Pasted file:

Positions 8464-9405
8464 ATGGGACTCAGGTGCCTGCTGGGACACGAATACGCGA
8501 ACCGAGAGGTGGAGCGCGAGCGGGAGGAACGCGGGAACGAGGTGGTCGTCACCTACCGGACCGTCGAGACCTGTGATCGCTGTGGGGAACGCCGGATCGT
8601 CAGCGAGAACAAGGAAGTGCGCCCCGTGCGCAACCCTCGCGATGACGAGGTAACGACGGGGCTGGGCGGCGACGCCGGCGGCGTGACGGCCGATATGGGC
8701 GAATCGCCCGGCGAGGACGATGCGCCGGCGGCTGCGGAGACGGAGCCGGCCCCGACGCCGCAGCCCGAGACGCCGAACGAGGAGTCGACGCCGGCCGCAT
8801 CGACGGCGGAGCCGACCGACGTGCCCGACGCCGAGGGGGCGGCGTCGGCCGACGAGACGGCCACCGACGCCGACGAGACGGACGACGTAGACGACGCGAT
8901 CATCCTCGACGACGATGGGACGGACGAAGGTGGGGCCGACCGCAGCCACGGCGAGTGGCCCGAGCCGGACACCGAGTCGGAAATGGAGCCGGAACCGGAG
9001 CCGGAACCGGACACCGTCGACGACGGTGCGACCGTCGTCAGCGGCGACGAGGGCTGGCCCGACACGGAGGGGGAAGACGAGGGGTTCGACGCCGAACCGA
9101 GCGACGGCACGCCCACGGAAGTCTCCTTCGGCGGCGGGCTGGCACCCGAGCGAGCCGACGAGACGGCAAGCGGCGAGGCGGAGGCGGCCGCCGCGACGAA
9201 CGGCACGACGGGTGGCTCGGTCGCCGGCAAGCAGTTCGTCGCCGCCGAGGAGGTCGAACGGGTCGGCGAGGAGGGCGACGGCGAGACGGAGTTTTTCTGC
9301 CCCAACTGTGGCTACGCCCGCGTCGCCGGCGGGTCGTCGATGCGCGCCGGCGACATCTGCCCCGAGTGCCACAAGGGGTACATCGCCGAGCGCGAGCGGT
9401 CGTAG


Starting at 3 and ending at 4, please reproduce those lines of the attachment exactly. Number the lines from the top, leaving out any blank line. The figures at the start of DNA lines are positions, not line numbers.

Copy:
8501 ACCGAGAGGTGGAGCGCGAGCGGGAGGAACGCGGGAACGAGGTGGTCGTCACCTACCGGACCGTCGAGACCTGTGATCGCTGTGGGGAACGCCGGATCGT
8601 CAGCGAGAACAAGGAAGTGCGCCCCGTGCGCAACCCTCGCGATGACGAGGTAACGACGGGGCTGGGCGGCGACGCCGGCGGCGTGACGGCCGATATGGGC